Last revised: February 26, 2017
ATC - 25 Best Years - (1958-83)
Album # 4.
February 8, 1965 - Jones Beach, New York - An Eastern Air Lines DC-7 crashed shortly after takeoff after taking evasive action to avoid a Pan American B-707 which had been placed on a converging track by Air Traffic Control. (85 Fatalities)
The night of the crash was dark with no visible moon or stars, and no visible horizon. As the two aircraft approached similar positions, their pilots had no points of reference to determine actual separation distance or position. Eastern's departure turn, and Pan Am's subsequent left to its assigned heading, had placed the two aircraft on the illusion of a direct collision course. Pan Am rolled right and started a descent in an attempt to avoid collision.
In response, Eastern initiated an extreme right turn in order to pass safely. The Pan Am captain estimated that the two aircraft had passed about 300 feet of each other. Eastern was unable to recover from its unusually steep bank and plunged into the icy water of the Atlantic Ocean, where it exploded in bright orange flames.
The wreckage of Eastern's DC-7 was located on the ocean floor at
a depth of 70-80 feet.
March 4, 1965 - Positive control of the airspace in the lower 48 states between 24,000 and 60,000 feet was consolidated into a single area known as the continental positive control area.
May 24, 1965 - FAA begins the first field test of the terminal prototype of the Automated Radar Terminal System (ARTS I) at the Atlanta, GA airport.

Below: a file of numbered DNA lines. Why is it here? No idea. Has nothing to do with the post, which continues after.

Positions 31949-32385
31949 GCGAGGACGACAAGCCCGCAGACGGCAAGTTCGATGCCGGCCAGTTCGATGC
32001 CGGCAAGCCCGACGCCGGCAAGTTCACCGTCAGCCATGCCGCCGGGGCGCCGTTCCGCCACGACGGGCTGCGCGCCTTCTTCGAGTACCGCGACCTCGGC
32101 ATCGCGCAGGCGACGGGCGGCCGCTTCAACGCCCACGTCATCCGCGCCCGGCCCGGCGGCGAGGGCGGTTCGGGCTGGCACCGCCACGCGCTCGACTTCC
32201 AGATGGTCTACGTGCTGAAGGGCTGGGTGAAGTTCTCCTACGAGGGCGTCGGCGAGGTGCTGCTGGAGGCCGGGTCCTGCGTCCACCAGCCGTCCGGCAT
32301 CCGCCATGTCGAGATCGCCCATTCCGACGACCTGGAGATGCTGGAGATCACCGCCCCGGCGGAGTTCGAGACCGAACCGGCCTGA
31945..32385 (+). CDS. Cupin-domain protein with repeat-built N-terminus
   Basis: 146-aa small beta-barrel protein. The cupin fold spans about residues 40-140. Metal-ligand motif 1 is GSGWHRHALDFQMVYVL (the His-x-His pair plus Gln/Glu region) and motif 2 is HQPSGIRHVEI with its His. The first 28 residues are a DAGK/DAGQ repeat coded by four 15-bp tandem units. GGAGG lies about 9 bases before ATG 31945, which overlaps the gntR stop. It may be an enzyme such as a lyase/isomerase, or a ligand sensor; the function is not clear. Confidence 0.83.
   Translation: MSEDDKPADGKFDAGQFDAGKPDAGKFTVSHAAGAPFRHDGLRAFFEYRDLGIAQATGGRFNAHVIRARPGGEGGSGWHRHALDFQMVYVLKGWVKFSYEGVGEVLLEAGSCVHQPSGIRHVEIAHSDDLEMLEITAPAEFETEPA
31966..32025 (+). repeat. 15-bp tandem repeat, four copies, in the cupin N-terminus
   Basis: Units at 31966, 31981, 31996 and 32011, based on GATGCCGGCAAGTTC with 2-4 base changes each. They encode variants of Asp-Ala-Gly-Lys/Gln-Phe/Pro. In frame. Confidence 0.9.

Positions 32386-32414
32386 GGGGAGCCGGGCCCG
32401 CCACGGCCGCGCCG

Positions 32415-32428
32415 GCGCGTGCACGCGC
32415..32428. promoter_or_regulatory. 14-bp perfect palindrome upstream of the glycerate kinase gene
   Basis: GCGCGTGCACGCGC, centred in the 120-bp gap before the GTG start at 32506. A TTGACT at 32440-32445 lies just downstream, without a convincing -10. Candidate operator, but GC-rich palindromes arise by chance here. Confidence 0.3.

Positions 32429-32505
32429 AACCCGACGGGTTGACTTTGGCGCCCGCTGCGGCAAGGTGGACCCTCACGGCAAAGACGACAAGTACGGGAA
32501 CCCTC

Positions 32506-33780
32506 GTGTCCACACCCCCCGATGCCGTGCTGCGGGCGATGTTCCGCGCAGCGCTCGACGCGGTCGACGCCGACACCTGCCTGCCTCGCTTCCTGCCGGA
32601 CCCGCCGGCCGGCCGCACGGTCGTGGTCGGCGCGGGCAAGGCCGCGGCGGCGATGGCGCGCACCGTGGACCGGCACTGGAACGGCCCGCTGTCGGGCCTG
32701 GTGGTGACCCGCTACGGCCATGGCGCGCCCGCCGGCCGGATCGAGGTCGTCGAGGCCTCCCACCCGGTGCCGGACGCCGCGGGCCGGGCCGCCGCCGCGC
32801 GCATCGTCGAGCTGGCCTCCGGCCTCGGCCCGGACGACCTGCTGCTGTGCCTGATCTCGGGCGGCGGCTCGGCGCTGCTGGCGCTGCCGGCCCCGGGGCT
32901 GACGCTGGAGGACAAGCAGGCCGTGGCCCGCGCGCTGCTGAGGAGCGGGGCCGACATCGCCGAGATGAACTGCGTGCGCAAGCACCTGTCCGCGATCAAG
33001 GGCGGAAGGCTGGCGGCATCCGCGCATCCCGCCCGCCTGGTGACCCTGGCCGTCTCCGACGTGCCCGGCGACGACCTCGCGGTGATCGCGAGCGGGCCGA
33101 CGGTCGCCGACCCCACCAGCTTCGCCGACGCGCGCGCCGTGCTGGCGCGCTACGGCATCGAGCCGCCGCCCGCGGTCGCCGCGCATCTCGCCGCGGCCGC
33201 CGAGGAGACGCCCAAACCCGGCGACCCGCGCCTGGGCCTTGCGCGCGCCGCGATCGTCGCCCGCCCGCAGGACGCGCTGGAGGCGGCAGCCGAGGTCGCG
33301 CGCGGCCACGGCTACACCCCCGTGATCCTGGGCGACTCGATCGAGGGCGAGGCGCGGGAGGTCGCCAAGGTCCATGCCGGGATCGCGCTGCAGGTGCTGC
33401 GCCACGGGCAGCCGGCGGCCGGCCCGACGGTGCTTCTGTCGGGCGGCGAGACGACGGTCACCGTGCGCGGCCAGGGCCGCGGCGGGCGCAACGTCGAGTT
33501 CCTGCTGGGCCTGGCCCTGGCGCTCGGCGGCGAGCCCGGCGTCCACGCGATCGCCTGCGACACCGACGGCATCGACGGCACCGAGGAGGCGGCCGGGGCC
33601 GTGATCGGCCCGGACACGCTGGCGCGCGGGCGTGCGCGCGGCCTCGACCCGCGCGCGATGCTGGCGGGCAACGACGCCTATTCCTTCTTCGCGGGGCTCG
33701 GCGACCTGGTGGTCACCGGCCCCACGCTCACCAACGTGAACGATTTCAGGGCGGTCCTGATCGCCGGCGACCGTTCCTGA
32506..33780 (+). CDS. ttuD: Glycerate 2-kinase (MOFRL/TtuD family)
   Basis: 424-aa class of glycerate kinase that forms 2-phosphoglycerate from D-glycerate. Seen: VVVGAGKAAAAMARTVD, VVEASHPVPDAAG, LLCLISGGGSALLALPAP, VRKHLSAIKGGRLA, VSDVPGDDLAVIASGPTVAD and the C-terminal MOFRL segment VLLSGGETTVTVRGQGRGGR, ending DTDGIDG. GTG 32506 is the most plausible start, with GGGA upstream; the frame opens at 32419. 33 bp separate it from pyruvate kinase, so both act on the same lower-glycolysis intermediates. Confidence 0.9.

(ARTS is a modular system capable of displaying Mode-C radar beacon signals in alphanumeric form.)
ARTS is used in conjunction with Air Route Surveillance
Radar (ARSR) to detect and display an aircraft's position
while en route between terminal areas, to provide surveillance for air
July 1, 1965 - President Lyndon Johnson names retired Air Force 4-star General William F. McKee as FAA Administrator. He graduated from the U.S. Military Academy at West Point, NY.
William Fulton McKee was a U.S. Air Force 4-star general who served as Commander, Air Force Logistics Command and Vice Chief of Staff, U.S. Air Force. He was awarded the Distinguished Service Medal with oak leaf cluster.
1965 - Kansas City, MO -
B-707 crashed when the jet overran the runway while landing in
rain. Hydroplaning precluded braking effectiveness.
In heavy rain, the nose gear
touched down, brakes applied, spoilers raised, and reverse thrust applied
to 80 percent. After rolling 4,000' 100 percent reverse thrust was
applied. The aircraft did not slow down and went off the end of the
FAA has been continuing research and study on the problem of
aquaplaning, and has directed the region offices to assure that all air carrier
training programs cover the subject of aquaplaning. A requirement was
established that air carrier pilots receive instruction during initial and
recurrent training about aquaplaning, the hazards associated with it, and
the techniques to use when it is encountered.